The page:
“You’re not a Nazi, Jojo. You’re a ten year-old kid who likes dressing up in a funny uniform and wants to be part of a club.”
– Jojo Rabbit
“Love is the strongest thing in the world.”
“I think you’ll find that *metal* is the strongest thing in the world, followed closely by dynamite, and then muscles.”
– Jojo Rabbit
You know it’s a good movie when you clap spontaneously, laugh like a maniac, and feel your heart torn to shreds in the same two-hour stretch.
Jojo Rabbit is that movie.
Saw it last night and have a lot to say about it. If you haven’t seen this wonderful movie, stop reading, watch the trailer, and get your tix. If you have seen it and want to discuss, keep reading.
This is a movie about the choices between authentic living and belonging and the false kinds of life and belonging offered in conformity to the mass. In this case, that mass is totalitarian Nazi Germany’s obedience and death cult.
The Default: Belonging to the Mad Collective
The movie starts with young Johannes (Jojo) heading off to summer camp to “become a man,” (despite not being able to tie his own shoes) sprinting away to the delightful tunes of The Beatles “I Wanna Hold Your Hand” in German.
Turns out summer camp is more like a Hitler Youth training camp for 10 year-old soldiers. The sad (and hilarious) absurdity of the Nazi’s doomed experiment is quickly apparent, even though Jojo tries to go along with it all.
But he refuses to do one thing: when ordered to kill a defenseless rabbit, he refuses. That earns him the nickname “Jojo Rabbit” from the older Hitler Youth bullies in one of the first scenes of overt monstrousness. In an attempt to strike back, Jojo decides to double down on the “brave Nazi warrior” thing and wounds himself with a grenade.
We see that Jojo is evidently different. He is gentle. He is sincere (if sincerely brainwashed). And he isn’t exactly fitting in – he has precisely one real friend.
Did I mention his other friend is an imaginary version of Adolf Hitler?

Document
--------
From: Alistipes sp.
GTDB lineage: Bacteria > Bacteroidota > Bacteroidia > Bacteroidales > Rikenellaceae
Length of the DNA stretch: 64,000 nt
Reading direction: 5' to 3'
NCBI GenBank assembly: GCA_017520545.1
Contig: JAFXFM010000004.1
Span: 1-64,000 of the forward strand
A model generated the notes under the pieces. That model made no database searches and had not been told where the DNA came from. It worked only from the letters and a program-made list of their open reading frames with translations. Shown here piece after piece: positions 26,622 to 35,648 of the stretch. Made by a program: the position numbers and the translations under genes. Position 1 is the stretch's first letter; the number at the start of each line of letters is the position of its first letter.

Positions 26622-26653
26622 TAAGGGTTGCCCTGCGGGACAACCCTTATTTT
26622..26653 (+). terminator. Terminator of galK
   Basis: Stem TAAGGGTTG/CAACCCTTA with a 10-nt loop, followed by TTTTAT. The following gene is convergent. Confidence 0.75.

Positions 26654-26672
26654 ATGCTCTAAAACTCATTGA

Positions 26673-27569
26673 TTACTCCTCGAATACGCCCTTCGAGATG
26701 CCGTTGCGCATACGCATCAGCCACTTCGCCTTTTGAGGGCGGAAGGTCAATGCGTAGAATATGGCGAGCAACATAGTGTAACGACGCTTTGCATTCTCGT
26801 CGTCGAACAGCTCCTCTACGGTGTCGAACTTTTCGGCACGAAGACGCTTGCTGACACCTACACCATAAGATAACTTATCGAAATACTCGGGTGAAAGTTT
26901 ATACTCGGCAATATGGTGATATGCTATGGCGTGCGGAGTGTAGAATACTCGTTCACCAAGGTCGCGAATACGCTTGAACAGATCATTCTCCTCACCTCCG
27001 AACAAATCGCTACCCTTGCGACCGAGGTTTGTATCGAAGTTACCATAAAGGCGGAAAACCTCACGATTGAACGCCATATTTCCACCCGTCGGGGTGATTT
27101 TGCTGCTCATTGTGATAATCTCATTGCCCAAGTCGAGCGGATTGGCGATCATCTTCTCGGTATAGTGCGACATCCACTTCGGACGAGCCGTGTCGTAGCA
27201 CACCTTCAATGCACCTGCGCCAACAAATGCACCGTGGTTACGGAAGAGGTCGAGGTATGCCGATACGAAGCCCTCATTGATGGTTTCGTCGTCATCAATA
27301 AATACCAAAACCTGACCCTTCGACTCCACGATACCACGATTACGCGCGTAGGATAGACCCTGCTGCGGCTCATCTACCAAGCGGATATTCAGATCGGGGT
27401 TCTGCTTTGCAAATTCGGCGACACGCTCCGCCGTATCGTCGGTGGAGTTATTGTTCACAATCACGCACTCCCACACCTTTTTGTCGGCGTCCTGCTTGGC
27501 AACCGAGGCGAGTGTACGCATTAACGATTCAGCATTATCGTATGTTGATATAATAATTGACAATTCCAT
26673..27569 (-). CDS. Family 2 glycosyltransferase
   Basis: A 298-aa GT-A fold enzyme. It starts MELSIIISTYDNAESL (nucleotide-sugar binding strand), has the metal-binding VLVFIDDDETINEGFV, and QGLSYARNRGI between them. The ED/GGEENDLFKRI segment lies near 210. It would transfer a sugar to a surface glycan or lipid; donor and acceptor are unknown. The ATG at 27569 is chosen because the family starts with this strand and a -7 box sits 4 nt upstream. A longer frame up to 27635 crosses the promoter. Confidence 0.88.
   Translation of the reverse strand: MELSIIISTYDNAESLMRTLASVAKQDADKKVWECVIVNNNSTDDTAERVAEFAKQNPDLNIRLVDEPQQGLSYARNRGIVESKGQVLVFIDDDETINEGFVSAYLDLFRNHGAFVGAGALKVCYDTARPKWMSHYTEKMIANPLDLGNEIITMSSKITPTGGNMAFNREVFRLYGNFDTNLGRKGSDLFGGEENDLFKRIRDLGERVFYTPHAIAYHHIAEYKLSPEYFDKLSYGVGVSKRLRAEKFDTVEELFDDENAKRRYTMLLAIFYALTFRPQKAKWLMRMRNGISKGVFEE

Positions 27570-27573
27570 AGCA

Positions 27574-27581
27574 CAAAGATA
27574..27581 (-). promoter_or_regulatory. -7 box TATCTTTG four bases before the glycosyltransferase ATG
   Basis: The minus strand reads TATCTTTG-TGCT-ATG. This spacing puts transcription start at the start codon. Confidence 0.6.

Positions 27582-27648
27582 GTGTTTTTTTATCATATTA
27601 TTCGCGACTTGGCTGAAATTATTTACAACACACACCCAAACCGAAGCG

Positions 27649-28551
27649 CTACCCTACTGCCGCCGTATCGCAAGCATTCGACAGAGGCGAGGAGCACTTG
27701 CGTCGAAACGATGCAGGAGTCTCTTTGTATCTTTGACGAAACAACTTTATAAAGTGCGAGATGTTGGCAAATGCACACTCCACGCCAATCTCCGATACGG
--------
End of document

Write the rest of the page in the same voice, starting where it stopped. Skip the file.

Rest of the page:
Jojo heads into this story longing for acceptance and belonging in the suicidal death cult that is his culture. It’s hard to imagine that so many other kids shared the same backdrop for growing up, but that’s why this film is so important.
We soon learn about one big reason for Jojo’s decent heart.
His mother Rosie (played by Scarlett Johansson) is a woman of kindness, independence, ferocity, humor, and imagination. In other words, she is everything the Nazis are not. Humor and imagination are bulwarks against tyranny in Rosie’s home, and her playful, loving interactions with Jojo are some of the most touching moments in the film.
We also learn that Rosie is part of the German resistance, and (much to Jojo’s horror) she is hiding a young Jewish girl in Jojo’s deceased sister’s bedroom.
Determined to write a book on Jewish people (all the better to defeat them, to his mind) Jojo begins to get to know the young woman, whose name is Elsa. Terror turns into curiosity, curiosity turns into tolerance, and tolerance turns into friendship – and later a serious crush.
As Germany falls apart in the latter days of the war, Jojo experiences a central transformation: from imaginary friendship (with Hitler) to his true friendship with Elsa. He finds true belonging in a human relationship with an unconquered individual with a rich inner life. At the same time, the false sense of belonging in the world of Nazi-dom loses its luster.
Then Rosie is hung for her participation in the resistance, and the Nazi dream (nightmare, rather) of Germany is falling apart all around Jojo’s ears. Kids, civilians, and old German shepherds (actual shepherds, not dogs) are conscripted to defend the city in a last desperate fight. Little boys who stayed in the “club” of the Hitler Youth are used as cannon fodder – a horrifying look at where inauthentic “belonging” ends up.
Authentic Living and Belonging
When the dust settles, Jojo and Rosie have each other. And though Jojo is afraid, he makes the decision to set Rosie free.
Before he does so, a brain-spattered Hitler – once his imaginary friend – warns him that unless he chooses the totalitarian way, he will end up in a “desert of insignificance.” It’s notable how the affable and goofy Hitler of Jojo’s earlier imagination has become something truly worthy of hatred and resistance.
Jojo responds appropriately: he kicks imaginary Hitler out the window with a well-placed foot to Nazi nuts.
In a perfect closing of a loop, he ties one of Elsa’s shoes for her as she prepares to step outside.
And then they dance.
Jojo goes from being his society’s false idea of “being a man” to “doing what he can” (as good a definition of true manhood as any). Elsa, who had a childhood denied to her, found her imaginative inner life in Jojo and now takes a step into free womanhood in the outside world.
But more importantly, both found what it meant to live authentically and to belong authentically.
This movie shows life’s resilience and beauty despite tremendous evil. Rosie knew that:
“As long as there’s someone alive somewhere then they lose.”
When evil seems most powerful, we all have to remember to keep our inner lives alive, as Rosie did, as Elsa did, and as Jojo did.